Finsbury Square is also the venue for an occasional farmers' market. [16]

Royal London House and Triton Court

Finsbury Square, looking north. Summer at Finsbury Square - geograph.org.uk - 514787.jpg
Finsbury Square, looking north.

The buildings on the north side of the square were built over the first half of the twentieth century to serve as headquarters for what is now the Royal London Group; collectively they were known as Royal London House. The oldest (westernmost) section (with its cupola and clock on the corner with City Road) dates from 1904 to 1905 and was built by John Belcher as headquarters for the Royal London Friendly Society; over the next ten years this building was extended eastwards by four bays. The adjacent, taller section, with its prominent tower-cum-spire, dates from 1929 to 1930; it was built by Belcher's former partner, J. J. Joass, to form an expanded headquarters for the Royal London Mutual Assurance Society. (A contemporary extension to the north of the Edwardian block was also built by Joass.) Finally, the whole complex was extended eastwards again in the 1950s with the addition of a block by the architect H. Bramhill. [2]

In the 1980s, the older (pre-1940s) buildings were all comprehensively redeveloped, by Sheppard Robson & Partners, to form a new office complex: Triton Court. The interiors were gutted and rebuilt, but the façades were retained, albeit with the addition of a double-height mansard roof and the insertion of a new entrance arch through the four-bay extension to the original Edwardian block. These are now the only remaining pre-World War II buildings in the Square. After the completion of Triton Court, the 1950s block alone was left with the designation Royal London House. [2]

In 2013–15, Triton Court was developed by Resolution Property into Alphabeta, a 220,000 sq ft office block. [17] This was sold to Indonesian real estate conglomerate Sinar Mas Land in 2015. [18]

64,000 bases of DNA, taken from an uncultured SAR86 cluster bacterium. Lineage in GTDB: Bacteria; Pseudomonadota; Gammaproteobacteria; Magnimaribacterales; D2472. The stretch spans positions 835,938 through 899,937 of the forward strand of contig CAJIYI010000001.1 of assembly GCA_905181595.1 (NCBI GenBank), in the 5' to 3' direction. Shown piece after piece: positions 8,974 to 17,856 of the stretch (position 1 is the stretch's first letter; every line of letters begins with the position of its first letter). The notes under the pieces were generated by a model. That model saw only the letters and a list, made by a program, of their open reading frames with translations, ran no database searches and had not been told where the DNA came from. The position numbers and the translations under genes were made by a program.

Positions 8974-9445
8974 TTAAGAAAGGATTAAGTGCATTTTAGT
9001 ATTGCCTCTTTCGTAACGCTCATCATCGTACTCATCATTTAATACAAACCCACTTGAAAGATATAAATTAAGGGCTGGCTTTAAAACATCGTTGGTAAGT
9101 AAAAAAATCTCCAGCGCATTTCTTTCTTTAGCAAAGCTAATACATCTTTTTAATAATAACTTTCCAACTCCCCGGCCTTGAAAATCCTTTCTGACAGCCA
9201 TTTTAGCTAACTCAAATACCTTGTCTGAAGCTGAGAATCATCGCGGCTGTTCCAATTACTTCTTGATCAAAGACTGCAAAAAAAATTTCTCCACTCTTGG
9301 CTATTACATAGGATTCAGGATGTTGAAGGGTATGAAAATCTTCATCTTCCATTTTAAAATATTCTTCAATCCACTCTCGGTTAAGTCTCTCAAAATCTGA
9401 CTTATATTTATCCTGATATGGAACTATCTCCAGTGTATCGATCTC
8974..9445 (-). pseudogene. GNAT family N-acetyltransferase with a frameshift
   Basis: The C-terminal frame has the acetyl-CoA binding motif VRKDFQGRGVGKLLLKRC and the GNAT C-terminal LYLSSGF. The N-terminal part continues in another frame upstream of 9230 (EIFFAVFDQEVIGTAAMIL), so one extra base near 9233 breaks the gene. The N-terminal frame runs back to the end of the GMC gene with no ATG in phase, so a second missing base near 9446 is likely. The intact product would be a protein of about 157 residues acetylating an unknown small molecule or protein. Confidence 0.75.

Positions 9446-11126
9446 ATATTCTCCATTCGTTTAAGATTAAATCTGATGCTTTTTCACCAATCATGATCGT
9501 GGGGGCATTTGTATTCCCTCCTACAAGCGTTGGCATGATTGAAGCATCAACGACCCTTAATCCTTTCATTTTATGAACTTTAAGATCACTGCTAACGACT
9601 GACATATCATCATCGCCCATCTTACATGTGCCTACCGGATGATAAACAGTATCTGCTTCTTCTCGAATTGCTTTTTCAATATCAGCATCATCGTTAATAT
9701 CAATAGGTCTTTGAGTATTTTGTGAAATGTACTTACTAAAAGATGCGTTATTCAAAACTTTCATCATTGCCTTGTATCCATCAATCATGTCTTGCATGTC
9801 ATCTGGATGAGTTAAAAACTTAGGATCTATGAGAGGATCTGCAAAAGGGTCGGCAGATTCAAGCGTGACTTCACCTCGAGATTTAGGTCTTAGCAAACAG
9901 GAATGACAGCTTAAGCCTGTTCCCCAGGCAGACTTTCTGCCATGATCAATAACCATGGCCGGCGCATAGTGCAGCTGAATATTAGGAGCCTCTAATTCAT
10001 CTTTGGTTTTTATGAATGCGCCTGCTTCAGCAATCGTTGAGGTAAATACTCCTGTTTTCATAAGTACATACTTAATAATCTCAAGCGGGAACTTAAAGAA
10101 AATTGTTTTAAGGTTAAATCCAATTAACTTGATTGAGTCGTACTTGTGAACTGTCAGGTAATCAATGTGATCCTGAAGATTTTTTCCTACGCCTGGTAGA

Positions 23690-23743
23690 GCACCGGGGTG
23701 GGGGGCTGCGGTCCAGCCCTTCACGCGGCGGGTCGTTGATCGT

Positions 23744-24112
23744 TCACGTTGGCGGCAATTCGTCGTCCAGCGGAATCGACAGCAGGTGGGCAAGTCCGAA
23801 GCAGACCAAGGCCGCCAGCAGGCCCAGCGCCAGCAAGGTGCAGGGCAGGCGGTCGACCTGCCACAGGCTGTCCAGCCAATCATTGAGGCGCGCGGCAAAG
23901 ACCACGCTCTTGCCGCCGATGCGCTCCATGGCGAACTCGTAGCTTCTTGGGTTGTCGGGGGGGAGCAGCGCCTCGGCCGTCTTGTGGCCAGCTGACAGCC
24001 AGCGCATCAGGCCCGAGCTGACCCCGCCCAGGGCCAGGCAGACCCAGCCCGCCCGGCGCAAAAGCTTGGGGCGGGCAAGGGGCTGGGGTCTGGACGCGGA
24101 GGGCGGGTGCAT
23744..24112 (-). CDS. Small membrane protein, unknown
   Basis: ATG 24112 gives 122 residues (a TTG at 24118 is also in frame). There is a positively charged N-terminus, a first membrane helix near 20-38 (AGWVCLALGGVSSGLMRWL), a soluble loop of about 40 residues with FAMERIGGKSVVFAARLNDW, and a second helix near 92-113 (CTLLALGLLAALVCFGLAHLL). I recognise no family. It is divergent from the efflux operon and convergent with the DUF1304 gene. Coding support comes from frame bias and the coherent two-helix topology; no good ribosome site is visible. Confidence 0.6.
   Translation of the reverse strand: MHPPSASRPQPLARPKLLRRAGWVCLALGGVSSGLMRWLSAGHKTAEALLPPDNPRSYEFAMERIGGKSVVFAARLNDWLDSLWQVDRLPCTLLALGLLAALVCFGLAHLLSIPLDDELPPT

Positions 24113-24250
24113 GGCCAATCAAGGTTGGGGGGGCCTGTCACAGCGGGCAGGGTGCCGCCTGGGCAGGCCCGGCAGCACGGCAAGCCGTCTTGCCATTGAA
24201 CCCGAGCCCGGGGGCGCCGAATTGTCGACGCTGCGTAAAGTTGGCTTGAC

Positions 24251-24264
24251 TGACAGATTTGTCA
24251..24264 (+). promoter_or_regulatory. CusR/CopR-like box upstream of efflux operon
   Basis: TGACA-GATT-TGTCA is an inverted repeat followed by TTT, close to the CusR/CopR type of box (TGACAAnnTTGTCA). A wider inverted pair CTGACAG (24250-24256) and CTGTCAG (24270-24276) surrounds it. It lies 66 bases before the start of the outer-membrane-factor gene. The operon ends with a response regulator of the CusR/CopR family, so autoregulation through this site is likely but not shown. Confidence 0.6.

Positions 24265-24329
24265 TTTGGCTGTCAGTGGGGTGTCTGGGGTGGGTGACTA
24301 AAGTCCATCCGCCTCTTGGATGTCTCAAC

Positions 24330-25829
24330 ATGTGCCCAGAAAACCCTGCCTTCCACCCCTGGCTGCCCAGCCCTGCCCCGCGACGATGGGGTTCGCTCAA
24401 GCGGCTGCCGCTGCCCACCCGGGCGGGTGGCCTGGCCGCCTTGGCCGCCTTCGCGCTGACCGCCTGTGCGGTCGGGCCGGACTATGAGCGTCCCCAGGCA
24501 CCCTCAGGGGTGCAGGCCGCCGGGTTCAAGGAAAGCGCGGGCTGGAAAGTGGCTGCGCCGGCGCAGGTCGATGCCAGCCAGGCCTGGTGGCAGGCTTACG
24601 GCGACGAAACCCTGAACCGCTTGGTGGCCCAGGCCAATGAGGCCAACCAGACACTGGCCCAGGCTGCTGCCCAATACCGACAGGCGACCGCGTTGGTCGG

At around the same time the 1950s block, Royal London House, was converted into The Montcalm Hotel (completed in 2016). [19]

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References

  1. "Finsbury Square". Archived from the original on 7 April 2014. Retrieved 2 April 2014.
  2. 1 2 3 "Triton Court: Planning Application August 2013" (PDF). Islington Borough Council. Retrieved 15 October 2019.
  3. "History". St Mary Moorfields. Retrieved 3 June 2017.
  4. "Regimental History" (PDF). Ministry of Defence. Retrieved 3 June 2017.
  5. "Drill Hall Register: A list of the locations of London Drill Halls since 1908" (PDF). Retrieved 14 May 2017.
  6. "City Gate House". Brookfield Properties. Retrieved 3 June 2017.
  7. John G. Gorton (1833). A topographical dictionary of Great Britain and Ireland. p. 671.
  8. Homosexualitiy in Eighteenth-Century England: The Sodomites' Walk in Moorfields. Rictornorton.co.uk (11 August 2009). Retrieved on 2013-08-12.
  9. "'Occupy London' start camp in Finsbury Square". BBC News. 22 October 2011. Retrieved 22 October 2011.
  10. "Occupy London protesters evicted from Finsbury Square". BBC News. 14 June 2012. Retrieved 2 April 2014.
  11. Liverpool University in London Prospectus 2013
  12. "Moorgate Tube crash memorial unveiled in Finsbury Square". BBC. 28 July 2013. Retrieved 3 June 2017.
  13. "KF enlisted for Pembroke's 10 Finsbury Sq". CoStar News. 5 March 2014. Retrieved 2 April 2014.
  14. "10 Finsbury Square" . Retrieved 26 September 2020.
  15. "Investing in the Cass Estate". Bayes Business School. 8 November 2019. Retrieved 11 October 2021.
  16. "Finsbury Square Farmers Market" . Retrieved 2 April 2014.
  17. "Take 10 … property pioneers powering the tech sector". Property Week. 20 December 2013. Retrieved 2 April 2014.
  18. "Sinarmas buys London office building for £259m". www.businesstimes.com.sg. Business Times singapore. 22 July 2015. Retrieved 10 July 2021.
  19. "Finsbury Square" . Retrieved 25 March 2014.

Coordinates: 51°31′15″N0°05′11″W / 51.52089°N 0.08649°W / 51.52089; -0.08649